This build does not change the data format, so in case there are any issues, you can easily revert to any of the earlier 10.0.x versions.

Happy building!

Posted in FYI, Release | 2 Comments

Kotlin Configuration Scripts: Testing Configuration Scripts

This is part five of the five-part series on working with Kotlin to create Configuration Scripts for TeamCity.

  1. An Introduction to Configuration Scripts
  2. Working with Configuration Scripts
  3. Creating Configuration Scripts dynamically
  4. Extending the TeamCity DSL
  5. Testing Configuration Scripts

In this last part of the series we’re going to cover one aspect that using Kotlin Configurations Scripts enables, which is testing.

Given that the script is a programming language, we can simply add a dependency to a testing framework of our choice, set a few parameters and start writing tests for different aspects of our builds.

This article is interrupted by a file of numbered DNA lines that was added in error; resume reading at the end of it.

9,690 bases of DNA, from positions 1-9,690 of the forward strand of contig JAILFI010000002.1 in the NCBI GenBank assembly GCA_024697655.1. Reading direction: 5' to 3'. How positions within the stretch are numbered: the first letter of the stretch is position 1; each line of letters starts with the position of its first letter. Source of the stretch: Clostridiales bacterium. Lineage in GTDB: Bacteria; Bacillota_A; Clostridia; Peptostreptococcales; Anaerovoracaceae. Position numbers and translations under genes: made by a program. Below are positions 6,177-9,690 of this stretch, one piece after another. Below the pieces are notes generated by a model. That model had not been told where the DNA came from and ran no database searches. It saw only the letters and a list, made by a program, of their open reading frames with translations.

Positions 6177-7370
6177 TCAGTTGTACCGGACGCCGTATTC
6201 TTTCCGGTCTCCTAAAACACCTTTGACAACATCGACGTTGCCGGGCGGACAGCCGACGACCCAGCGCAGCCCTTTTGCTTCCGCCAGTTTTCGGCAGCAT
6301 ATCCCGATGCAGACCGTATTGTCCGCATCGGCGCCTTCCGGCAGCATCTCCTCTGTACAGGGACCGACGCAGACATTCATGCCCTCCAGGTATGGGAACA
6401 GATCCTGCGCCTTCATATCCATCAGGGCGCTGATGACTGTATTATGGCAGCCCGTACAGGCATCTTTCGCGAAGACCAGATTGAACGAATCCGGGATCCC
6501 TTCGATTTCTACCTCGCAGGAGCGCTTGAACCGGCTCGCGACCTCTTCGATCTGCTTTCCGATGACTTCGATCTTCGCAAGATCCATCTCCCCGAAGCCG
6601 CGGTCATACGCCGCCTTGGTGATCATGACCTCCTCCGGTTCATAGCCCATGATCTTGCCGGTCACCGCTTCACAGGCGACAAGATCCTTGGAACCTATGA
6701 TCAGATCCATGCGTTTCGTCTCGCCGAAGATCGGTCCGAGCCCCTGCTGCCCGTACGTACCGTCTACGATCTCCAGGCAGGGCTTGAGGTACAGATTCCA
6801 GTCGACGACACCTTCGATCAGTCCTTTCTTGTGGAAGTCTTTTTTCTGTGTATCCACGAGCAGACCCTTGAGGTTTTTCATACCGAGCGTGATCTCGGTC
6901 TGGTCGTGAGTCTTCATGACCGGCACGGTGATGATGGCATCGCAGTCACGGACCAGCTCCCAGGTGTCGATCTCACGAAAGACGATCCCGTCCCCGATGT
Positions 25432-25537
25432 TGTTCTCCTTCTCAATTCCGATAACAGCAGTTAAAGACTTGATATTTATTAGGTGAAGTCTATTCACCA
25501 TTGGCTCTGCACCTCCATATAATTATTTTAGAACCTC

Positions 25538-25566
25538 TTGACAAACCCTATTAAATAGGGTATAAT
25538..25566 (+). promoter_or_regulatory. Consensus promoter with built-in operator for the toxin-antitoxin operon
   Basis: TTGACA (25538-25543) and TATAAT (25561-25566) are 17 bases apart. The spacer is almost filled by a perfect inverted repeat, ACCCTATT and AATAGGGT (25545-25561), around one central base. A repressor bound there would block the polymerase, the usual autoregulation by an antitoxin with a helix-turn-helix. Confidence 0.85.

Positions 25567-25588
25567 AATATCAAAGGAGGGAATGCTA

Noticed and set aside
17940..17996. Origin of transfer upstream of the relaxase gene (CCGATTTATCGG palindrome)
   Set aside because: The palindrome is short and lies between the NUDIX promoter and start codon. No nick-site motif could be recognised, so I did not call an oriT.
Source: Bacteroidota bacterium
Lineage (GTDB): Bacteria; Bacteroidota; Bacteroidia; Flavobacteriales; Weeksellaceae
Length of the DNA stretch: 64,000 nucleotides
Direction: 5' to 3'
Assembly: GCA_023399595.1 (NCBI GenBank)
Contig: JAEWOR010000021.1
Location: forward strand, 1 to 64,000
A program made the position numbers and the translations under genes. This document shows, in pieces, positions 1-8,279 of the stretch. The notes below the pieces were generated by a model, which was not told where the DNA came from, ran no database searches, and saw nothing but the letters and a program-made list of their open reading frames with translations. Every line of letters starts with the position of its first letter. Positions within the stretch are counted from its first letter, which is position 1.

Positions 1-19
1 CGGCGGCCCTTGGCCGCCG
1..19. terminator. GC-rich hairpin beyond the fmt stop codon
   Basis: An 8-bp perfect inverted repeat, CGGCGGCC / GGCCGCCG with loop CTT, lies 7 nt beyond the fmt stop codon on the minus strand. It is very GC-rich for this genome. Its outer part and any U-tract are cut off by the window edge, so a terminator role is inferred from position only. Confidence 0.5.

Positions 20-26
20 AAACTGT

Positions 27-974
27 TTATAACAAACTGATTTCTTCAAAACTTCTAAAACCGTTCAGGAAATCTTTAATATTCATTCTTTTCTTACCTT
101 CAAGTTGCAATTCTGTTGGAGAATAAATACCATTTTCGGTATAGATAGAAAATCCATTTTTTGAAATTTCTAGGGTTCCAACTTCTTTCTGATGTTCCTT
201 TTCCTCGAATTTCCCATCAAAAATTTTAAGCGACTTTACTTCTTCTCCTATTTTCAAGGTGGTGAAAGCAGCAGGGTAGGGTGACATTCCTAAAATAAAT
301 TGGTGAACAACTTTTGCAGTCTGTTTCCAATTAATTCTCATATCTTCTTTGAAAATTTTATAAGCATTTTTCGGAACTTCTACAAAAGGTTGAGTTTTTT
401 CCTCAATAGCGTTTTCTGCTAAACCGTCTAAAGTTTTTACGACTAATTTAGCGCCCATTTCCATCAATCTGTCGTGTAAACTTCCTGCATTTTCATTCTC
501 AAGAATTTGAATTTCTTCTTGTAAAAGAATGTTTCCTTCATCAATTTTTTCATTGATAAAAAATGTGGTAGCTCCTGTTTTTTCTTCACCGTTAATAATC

In our case, we’re going to use JUnit. For this, we add the JUnit dependency to the pom.xml file

We also need to define the test directory

In our case, this corresponds to the following directory layout

Directory Structure

Once we have this in place, we can write unit tests like in any other Kotlin or Java project, accessing the different components of our project, build types, etc. In our case we’re going to write a simple test that checks to see all build types start with a clean checkout


That additional layer of certainty